JV: I would say yes, absolutely, but one thing changed that was very strange: I fell in love with a French girl and the genesis of Emerald City was going through this visa process to get her into the country, which was through the State Department. In the middle of process we had her visa reviewed and everything shifted over to Homeland Security. All of my complicated feelings about this country became even more dour and complicated, because here was Homeland Security mailing me letters and all involved in my love life, and they were grilling my girlfriend in Paris and they were grilling me, and we couldn’t travel because she had a pending visa. In some strange ways the thing that changed everything was that we finally got the visa accepted and she came here. Now she is a Parisian girl, and it goes without saying that she despises America, and she would never have considered moving to America. So she moves here and is asking me almost breathlessly, How can you allow this to happen

DS: –you, John Vanderslice, how can you allow this—

JV: –Me! Yes! So for the first time in my life I wouldn’t say I was defending the country but I was in this very strange position of saying, Listen, not that many people vote and the churches run fucking everything here, man. It’s like if you take out the evangelical Christian you have basically a progressive western European country. That’s all there is to it. But these people don’t vote, poor people don’t vote, there’s a complicated equation of extreme corruption and voter fraud here, and I found myself trying to rattle of all the reasons to her why I am personally not responsible, and it put me in a very interesting position. And then Sarkozy got elected in France and I watched her go through the same horrific thing that we’ve gone through here, and Sarkozy is a nut, man. This guy is a nut.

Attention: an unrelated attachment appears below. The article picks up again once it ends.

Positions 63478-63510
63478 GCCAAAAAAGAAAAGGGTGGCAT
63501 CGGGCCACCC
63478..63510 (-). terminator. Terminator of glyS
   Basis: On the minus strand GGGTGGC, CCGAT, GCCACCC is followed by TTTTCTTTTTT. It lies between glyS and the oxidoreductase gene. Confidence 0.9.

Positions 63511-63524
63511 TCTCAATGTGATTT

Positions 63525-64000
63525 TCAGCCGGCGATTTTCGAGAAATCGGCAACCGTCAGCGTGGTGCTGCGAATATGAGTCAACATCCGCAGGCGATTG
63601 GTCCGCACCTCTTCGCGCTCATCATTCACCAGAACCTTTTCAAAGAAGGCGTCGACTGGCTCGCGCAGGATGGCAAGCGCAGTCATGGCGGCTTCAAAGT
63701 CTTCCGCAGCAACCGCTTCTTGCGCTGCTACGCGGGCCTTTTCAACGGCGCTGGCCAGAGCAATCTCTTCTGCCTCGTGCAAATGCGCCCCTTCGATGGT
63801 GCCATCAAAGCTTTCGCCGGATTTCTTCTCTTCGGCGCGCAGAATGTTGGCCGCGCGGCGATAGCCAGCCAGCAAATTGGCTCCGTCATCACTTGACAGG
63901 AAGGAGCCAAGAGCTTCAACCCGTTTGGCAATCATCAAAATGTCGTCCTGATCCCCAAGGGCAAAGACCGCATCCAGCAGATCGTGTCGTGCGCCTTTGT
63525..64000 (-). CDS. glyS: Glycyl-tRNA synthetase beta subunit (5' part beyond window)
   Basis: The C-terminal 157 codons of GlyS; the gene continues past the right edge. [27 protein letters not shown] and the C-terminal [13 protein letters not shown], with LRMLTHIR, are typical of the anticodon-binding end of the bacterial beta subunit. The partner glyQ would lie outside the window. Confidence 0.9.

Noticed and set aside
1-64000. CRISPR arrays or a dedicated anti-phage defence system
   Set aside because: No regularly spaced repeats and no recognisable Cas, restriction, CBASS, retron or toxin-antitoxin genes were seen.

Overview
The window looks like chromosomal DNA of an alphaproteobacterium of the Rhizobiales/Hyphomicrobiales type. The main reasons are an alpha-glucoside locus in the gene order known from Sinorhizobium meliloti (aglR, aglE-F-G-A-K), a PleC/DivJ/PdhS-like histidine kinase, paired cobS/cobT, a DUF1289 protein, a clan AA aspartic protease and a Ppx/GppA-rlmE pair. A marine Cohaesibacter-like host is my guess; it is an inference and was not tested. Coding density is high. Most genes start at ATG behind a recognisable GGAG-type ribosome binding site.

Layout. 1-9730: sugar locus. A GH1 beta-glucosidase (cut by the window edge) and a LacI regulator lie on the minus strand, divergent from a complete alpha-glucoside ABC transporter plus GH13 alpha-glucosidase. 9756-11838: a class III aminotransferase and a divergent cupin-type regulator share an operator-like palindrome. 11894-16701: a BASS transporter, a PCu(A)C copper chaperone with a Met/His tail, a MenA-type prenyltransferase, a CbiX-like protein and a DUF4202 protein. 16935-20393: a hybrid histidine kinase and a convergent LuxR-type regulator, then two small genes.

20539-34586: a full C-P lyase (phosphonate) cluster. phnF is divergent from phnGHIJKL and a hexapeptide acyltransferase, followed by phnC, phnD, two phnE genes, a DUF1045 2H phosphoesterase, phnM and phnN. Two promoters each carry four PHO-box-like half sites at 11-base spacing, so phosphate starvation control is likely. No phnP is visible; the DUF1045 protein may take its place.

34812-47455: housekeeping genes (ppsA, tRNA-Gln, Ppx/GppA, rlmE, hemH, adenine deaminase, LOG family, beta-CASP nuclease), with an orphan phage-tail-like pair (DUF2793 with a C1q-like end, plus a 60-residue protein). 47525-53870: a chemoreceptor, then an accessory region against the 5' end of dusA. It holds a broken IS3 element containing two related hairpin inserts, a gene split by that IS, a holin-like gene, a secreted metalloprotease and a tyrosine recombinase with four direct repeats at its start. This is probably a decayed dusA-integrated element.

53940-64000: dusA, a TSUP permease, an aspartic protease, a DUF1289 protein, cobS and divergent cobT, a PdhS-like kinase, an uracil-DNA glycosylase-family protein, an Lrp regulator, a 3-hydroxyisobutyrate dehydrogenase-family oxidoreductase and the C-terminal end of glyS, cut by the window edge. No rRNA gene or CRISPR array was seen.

DS: But he doesn’t compare to George Bush or Dick Cheney. He’s almost a liberal by American standards.

JV: No, because their President doesn’t have much power. It’s interesting because he is a WAPO right-wing and he was very close to Le Pen and he was a card-carrying straight-up Nazi. I view Sarkozy as somewhat of a far-right candidate, especially in the context of French politics. He is dismantling everything. It’s all changing. The school system, the remnants of the socialized medical care system. The thing is he doesn’t have the foreign policy power that Bush does. Bush and Cheney have unprecedented amounts of power, and black budgets…I mean, come on, we’re spending half a trillion dollars in Iraq, and that’s just the money accounted for.

DS: What’s the reaction to you and your music when you play off the coasts?

JV: I would say good…

DS: Have you ever been Dixiechicked?

JV: No! I want to be! I would love to be, because then that means I’m really part of some fiery debate, but I would say there’s a lot of depressed in every single town. You can say Salt Lake City, you can look at what we consider to be conservative cities, and when you play those towns, man, the kids that come out are more or less on the same page and politically active because they are fish out of water.

DS: Depression breeds apathy, and your music seems geared toward anger, trying to wake people from their apathy. Your music is not maudlin and sad, but seems to be an attempt to awaken a spirit, with a self-reflective bent.

JV: That’s the trick. I would say that honestly, when Katrina happened, I thought, “okay, this is a trick to make people so crazy and so angry that they can’t even think. If you were in a community and basically were in a more or less quasi-police state surveillance society with no accountability, where we are pouring untold billions into our infrastructure to protect outside threats against via terrorism, or whatever, and then a natural disaster happens and there is no response. There is an empty response. There is all these ships off the shore that were just out there, just waiting, and nobody came. Michael Brown. It is one of the most insane things I have ever seen in my life.